Wednesday, November 26, 2014

How to Harvest Cranberries

Native to North America, cranberries (Vaccinium macrocarpon Ait.) are produced on low growing vines that are found growing in USDA Hardiness Zones 2-6. Commercial production of cranberries did not being until the 1820s when Henry Hall, a Revolutionary War veteran, began growing the berries in a pasture and shipping the berries for consumption along the northeast coast of the United States. These early berries were hand picked until the invention of water harvesting in the 1940s.

When to Harvest

Cranberries are ready to be picked when the berries are dark red and, when the berries are opened, the seeds inside them are brown. The berries will be slightly soft to the touch. Cranberries must be harvested before the first frost because they do not tolerate temperatures below 30 F. 

Hand Picked

Handpicking cranberries is also called dry harvesting. The cranberries are hand picked off of the plants and placed into containers. This method is mostly used by growers who sell whole berries at farmer’s markets and grocery stores. It is also the most economical method for small, home growers who want the choicest berries for personal use.

Water Harvesting

Water harvesting, also called wet harvesting, is a popular method of harvesting cranberries used by major producers. The cranberry beds are flooded and, by agitating the water, the berries loosen from the plants and float to the top of the water. Wet harvested cranberries are often bruised and contain rot spores. They are not sold whole to the public. Instead, these berries are used for making cranberry products, such as juices and jelly.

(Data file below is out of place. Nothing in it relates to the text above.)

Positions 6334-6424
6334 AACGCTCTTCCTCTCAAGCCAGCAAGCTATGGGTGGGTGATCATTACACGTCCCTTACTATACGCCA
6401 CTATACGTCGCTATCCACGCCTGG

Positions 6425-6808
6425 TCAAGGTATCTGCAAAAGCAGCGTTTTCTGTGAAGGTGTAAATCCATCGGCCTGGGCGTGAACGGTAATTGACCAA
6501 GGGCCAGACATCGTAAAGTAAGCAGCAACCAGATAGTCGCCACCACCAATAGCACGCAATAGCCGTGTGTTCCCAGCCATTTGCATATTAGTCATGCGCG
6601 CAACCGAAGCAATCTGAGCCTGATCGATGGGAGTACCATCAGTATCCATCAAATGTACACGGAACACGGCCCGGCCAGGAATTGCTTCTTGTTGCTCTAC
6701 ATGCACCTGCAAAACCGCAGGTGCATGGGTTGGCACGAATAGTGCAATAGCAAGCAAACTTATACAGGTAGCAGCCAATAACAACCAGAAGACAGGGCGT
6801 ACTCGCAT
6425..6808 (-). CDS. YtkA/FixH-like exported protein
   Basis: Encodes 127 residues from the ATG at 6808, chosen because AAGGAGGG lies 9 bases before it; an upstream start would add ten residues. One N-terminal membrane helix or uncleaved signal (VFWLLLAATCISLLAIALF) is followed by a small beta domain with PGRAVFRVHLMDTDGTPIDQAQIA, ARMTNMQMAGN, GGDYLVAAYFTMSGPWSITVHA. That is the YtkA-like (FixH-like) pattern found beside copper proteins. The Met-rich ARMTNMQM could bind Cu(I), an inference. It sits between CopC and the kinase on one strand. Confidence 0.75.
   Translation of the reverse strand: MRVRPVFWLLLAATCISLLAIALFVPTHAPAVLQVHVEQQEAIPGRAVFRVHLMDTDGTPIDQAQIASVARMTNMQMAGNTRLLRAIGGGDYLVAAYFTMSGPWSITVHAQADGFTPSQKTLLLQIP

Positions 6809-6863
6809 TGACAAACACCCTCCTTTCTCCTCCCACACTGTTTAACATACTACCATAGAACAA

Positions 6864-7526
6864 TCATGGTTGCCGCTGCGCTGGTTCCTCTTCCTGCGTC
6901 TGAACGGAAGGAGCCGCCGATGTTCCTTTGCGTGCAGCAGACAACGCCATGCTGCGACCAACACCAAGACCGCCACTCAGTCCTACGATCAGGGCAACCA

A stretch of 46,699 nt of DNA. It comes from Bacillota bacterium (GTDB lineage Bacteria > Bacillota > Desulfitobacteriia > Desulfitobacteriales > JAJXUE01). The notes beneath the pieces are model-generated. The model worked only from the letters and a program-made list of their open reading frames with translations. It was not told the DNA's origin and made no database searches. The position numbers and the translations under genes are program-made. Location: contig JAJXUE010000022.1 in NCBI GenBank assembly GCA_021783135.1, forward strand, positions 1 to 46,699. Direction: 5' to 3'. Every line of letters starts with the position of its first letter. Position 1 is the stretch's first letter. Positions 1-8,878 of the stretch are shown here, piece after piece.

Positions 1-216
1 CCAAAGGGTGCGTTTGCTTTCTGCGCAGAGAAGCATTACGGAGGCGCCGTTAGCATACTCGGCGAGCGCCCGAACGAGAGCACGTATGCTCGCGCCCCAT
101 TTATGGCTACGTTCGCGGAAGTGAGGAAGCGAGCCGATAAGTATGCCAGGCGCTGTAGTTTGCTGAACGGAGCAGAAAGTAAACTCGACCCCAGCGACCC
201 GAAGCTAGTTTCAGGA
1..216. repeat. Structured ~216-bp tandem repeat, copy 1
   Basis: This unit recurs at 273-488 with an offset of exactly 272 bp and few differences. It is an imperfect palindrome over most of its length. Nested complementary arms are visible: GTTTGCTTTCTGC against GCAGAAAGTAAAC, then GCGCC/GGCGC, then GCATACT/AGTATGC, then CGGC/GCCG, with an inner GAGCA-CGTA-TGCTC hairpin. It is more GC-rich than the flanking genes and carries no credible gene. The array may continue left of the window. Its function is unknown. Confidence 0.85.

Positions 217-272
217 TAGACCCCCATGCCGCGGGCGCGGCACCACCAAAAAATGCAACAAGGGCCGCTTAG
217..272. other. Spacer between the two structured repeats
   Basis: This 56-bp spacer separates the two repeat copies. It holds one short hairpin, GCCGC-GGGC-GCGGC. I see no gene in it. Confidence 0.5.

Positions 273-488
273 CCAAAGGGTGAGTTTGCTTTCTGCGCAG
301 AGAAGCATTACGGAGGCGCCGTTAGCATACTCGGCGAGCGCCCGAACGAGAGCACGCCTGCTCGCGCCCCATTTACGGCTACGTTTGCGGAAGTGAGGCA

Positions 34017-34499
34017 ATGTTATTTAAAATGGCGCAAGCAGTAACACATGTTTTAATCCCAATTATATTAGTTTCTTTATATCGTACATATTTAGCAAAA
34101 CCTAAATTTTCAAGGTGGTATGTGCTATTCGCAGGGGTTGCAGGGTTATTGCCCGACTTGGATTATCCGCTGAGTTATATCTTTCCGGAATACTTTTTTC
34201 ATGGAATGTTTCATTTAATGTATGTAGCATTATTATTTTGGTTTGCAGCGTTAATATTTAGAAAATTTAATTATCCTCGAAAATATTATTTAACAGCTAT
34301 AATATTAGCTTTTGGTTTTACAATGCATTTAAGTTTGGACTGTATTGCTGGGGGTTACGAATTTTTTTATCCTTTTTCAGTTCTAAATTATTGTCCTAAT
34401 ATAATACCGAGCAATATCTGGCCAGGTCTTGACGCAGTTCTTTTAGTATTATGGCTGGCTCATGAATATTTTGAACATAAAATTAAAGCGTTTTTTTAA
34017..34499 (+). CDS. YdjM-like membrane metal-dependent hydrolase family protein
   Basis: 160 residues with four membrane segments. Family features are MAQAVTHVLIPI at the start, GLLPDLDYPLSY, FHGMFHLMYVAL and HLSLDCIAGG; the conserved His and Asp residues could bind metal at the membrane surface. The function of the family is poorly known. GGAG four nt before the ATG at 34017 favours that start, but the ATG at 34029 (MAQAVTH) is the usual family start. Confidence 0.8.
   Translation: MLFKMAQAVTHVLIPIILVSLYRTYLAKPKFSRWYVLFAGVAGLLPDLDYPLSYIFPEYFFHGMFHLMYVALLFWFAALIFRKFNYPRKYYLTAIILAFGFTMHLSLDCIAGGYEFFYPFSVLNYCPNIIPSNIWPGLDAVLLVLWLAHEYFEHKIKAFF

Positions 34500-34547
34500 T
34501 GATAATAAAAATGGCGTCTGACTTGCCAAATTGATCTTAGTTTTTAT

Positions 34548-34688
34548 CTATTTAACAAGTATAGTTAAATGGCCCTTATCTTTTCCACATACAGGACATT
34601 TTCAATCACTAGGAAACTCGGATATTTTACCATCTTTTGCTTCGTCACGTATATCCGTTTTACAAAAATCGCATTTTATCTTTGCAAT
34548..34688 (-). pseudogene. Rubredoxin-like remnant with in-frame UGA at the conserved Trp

Protecting Plants After Harvest


After the berries have been harvested, it is time to prepare your plants for winter. Cranberry plants are evergreens. They need moisture during the cold, winter months. To prevent the ground from freezing and drying up the leaves, cover cranberry plants with mulch made from either pine needles or tree leaves. In April, uncover the plants during the days and cover them back up at night until the threat of spring frost is no longer a problem. With proper care, cranberry plants can live up to 100 years or longer.

No comments:

Post a Comment